July 16, 2007

The Grammar Vandal strikes in Boston

According to Danielle Dreilinger, "Self-proclaimed 'grammar vandal' goes after public mistakes that grate", Boston Globe, 7/15/2007:

The ads said "run easy," but they made Kate McCulley's teeth clench.

The 22-year-old grammarian stared at Reebok's Marathon-themed posters on her commute from Somerville to Fort Point this spring, on her way to her job as a research assistant at a concierge services company. "RUN EASY BOSTON," the ads announced, inviting locals to . . . do what?

The question began to haunt her.

"Should I run an easy Boston? Should I run, and is Boston a promiscuous city?" she riffed on her travel blog, katesadventures.com. Her conclusion: "Without punctuation, we have nothing." [...]

On May 29, a memorable date for its linguistic personal import, McCulley cracked. The mild-mannered blogger ducked inside (well, next to) a bus shelter on Summer Street by South Station, pulled out her handy sheet of comma stickers, and made one small correction:


She had become the Grammar Vandal.

Bostonians should be grateful, I guess, that no one has been hacked into pieces and that no windows have been broken.

Meanwhile, the Globe's editorial staff apparently could use a grammatical refresher course (by which, of course, I mean to criticize my profession for failing in its educational mission, not the Globe for failing to find a way to recover from our dereliction). The ellipsis in the quote above includes this editorial admonition:

(Grammar note: "Easy" is an adjective, which must never be used to describe a verb, such as "run"; that task calls for the adverb "easily." A sentence addressing someone directly, such as "Run easily," must separate that address from the party being addressed -- in this case, Boston -- with a comma.)

Whoever wrote this -- it's not clear if it was Ms. Dreilinger or one of her editors -- needs to take the general grammatical point up with William Shakespeare, Jack London, Francis Beaumont, Wilfred Owen, and many other worthies, as discussed in an earlier Language Log post: "Amid this vague uncertainty, who walks safe?", 2/23/2007.

For example, Shakespeare had Lysander say:

For ought that ever I could reade,
Could ever heare by tale or historie,
The course of true love never did run smooth
But either it was different in blood.

But according to the Globe's prescription, the course of true love never did run smoothly.

And this is not just some antique Elizabethan quirk. From C. Day Lewis, The Magnetic Mountain:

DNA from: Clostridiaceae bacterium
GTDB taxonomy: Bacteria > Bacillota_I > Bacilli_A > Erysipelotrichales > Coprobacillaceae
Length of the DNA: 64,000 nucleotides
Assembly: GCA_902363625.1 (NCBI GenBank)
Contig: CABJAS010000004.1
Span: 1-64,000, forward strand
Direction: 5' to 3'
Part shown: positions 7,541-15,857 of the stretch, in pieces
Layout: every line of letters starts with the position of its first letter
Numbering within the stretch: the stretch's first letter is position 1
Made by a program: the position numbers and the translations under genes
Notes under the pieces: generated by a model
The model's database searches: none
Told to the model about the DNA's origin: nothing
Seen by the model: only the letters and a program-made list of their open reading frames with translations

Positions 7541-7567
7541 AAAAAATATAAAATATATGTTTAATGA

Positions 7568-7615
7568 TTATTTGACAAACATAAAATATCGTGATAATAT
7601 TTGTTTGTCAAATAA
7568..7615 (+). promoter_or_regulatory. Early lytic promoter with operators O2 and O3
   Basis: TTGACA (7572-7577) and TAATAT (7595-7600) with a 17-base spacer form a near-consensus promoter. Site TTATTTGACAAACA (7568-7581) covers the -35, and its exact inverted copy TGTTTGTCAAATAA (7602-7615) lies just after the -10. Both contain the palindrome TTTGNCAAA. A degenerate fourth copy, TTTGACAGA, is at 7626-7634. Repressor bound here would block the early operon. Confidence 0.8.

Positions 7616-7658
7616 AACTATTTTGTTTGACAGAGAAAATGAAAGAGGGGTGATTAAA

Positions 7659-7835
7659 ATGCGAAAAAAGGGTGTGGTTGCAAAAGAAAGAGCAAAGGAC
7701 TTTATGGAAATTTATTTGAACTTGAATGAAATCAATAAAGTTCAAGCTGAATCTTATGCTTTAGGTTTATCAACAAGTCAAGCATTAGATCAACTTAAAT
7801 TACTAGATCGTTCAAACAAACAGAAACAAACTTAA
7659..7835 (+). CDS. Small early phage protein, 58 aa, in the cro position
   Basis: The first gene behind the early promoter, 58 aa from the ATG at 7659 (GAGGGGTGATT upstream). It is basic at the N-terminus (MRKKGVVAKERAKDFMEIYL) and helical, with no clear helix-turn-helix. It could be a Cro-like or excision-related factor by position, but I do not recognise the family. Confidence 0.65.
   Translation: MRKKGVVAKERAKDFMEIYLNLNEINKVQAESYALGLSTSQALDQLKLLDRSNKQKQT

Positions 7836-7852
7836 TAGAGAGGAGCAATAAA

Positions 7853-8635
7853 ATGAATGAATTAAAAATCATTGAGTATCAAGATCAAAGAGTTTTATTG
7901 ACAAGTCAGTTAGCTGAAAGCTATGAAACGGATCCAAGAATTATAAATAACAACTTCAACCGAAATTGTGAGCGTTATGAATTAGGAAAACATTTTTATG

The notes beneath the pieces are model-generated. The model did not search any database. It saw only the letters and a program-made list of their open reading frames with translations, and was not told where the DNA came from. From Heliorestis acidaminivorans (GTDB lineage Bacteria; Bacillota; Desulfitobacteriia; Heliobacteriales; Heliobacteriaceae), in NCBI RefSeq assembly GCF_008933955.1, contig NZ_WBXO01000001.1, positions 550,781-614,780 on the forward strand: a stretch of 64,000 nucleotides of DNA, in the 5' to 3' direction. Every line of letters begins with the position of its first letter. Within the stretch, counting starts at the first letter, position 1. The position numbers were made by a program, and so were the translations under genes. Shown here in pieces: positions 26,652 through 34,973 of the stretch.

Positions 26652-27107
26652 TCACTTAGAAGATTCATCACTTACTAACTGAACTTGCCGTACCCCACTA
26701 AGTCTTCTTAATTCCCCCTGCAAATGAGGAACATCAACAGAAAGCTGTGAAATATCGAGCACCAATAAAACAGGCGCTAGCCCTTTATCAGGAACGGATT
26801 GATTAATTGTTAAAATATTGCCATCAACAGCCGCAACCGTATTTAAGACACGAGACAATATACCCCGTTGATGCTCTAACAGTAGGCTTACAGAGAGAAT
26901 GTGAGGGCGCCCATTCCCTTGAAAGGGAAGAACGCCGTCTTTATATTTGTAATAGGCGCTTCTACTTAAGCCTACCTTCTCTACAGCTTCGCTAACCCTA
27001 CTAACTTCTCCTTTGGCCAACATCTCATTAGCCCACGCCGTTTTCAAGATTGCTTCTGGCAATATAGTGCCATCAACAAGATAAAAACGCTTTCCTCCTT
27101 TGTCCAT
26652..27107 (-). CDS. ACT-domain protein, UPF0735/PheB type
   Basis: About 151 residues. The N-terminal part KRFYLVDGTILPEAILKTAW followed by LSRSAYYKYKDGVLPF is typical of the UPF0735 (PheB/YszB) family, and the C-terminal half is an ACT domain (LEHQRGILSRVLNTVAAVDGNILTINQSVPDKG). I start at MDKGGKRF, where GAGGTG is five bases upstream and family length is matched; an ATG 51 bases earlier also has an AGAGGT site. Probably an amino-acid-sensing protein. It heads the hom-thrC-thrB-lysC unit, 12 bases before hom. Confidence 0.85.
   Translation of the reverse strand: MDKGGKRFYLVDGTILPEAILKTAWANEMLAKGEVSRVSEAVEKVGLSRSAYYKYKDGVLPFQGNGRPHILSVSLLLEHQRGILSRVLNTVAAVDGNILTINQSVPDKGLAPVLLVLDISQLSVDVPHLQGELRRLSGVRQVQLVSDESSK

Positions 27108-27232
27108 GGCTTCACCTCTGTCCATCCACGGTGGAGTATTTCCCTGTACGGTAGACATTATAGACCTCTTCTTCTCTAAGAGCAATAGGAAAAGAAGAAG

5 You were my world my breath my seasons
6 Where blood ran easy and springs failed not,
7 Kind was clover to feet exploring
8 A broad earth and all to discover.

[Update -- an anonymous reader writes:

It seems to me that "run easy" and "run easily" aren't interchangeable. "Run easy" is like "Take it easy;" "easy" here seems to mean something like "laid-back." "Run easily" makes me think of someone who is a naturally gifted runner and can run without having to do a lot of training.

True. In cases like "walk safe" or "go free" or "run easy", the second word is a genuine adjective, used appropriately, not a non-standard adverb form, like real in "real nice". You can see an elaborate example of predicative adjectives with run in this quotation from Alexander Pope (from a letter to Walsh dated Oct. 22, 1706):

It is not enough that nothing offends the ear, but a good poet will adapt the very sounds, as well as words, to the things he treats of. So that there is, if one may express it so, a style of sound -- as in describing a gliding stream, the numbers should run easy and flowing; in describing a rough torrent or deluge, sonorous and swelling, and so of the rest.

Note that that there are also some adjectives that can double as adverbs even in formal style, as discussed here.]

[Update #2 -- several readers have written to point out that this echoes the organization invented by David Foster Wallace, a self-described snoot, in his novel Infinite Jest: The Militant Grammarians of Massachusetts. Thus on page 987:


[Update #3 -- Jonathan Weinberg writes to remind us of the saying "still waters run deep" (not "deeply"), and the Edward Beach novel and Clark Gable movie "Run Silent, Run Deep" (not "Run Silently, Run Deeply").]

Posted by Mark Liberman at July 16, 2007 11:05 AM